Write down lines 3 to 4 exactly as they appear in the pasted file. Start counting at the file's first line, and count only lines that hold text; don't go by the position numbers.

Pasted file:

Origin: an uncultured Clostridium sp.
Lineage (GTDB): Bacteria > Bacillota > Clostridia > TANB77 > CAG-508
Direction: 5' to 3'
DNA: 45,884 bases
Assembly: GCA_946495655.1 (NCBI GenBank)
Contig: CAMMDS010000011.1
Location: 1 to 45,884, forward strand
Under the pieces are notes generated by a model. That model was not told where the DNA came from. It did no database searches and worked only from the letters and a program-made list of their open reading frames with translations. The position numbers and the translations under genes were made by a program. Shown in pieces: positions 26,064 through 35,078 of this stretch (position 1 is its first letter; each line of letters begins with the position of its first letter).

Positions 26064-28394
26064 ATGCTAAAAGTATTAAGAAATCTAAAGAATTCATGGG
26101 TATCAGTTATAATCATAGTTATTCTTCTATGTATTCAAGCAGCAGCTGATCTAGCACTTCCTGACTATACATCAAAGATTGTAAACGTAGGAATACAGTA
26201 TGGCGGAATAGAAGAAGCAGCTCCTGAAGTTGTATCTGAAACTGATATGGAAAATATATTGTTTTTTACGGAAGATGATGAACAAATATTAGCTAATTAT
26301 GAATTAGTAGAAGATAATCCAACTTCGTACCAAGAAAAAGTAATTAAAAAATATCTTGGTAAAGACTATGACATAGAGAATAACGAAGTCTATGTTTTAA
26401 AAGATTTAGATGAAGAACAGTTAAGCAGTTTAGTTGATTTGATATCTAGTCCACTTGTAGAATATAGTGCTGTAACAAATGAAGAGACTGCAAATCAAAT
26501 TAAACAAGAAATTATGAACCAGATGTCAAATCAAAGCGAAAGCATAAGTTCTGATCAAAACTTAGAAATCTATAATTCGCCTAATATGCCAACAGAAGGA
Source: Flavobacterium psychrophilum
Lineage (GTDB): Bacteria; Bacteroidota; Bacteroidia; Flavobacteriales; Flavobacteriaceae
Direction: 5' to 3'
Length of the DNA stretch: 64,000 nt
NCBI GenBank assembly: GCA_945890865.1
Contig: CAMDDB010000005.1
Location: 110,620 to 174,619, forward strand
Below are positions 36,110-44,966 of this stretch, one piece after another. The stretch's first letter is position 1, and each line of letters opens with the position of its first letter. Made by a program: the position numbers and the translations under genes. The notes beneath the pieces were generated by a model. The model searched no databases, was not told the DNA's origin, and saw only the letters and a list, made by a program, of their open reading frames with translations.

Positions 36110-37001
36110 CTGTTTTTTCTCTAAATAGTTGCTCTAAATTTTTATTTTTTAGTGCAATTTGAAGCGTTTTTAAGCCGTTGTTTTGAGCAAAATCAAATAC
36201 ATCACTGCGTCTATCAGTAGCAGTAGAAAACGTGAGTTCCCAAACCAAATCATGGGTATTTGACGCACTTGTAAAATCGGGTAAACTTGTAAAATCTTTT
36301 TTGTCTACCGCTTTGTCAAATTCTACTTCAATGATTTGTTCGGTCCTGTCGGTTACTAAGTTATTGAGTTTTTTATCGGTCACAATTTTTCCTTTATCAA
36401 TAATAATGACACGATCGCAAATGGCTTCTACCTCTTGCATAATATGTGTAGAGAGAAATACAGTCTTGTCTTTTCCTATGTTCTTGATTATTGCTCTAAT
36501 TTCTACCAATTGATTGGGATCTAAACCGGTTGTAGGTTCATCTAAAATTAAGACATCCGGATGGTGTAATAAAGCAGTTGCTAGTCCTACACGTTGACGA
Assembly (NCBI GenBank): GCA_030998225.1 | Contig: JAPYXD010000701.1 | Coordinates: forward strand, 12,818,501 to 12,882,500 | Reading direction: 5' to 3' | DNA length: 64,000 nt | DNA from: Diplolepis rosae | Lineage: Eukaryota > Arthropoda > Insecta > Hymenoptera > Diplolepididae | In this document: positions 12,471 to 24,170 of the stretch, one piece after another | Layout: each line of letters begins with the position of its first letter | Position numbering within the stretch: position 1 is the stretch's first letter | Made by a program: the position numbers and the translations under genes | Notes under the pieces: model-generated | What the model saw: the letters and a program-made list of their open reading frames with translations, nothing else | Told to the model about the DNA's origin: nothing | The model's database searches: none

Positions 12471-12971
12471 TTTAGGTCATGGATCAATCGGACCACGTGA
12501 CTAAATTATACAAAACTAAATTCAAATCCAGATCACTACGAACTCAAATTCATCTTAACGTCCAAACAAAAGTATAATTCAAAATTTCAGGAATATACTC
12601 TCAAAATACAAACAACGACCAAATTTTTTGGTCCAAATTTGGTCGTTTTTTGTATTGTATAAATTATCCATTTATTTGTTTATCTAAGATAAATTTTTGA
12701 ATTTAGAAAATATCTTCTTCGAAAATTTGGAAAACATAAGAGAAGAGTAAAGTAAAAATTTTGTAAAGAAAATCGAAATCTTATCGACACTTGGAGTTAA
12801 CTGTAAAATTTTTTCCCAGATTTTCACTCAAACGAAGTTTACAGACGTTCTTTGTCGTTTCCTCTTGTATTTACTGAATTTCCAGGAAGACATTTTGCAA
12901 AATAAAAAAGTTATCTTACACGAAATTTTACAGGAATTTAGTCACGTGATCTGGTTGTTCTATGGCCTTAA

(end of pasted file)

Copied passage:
Direction: 5' to 3'
DNA: 45,884 bases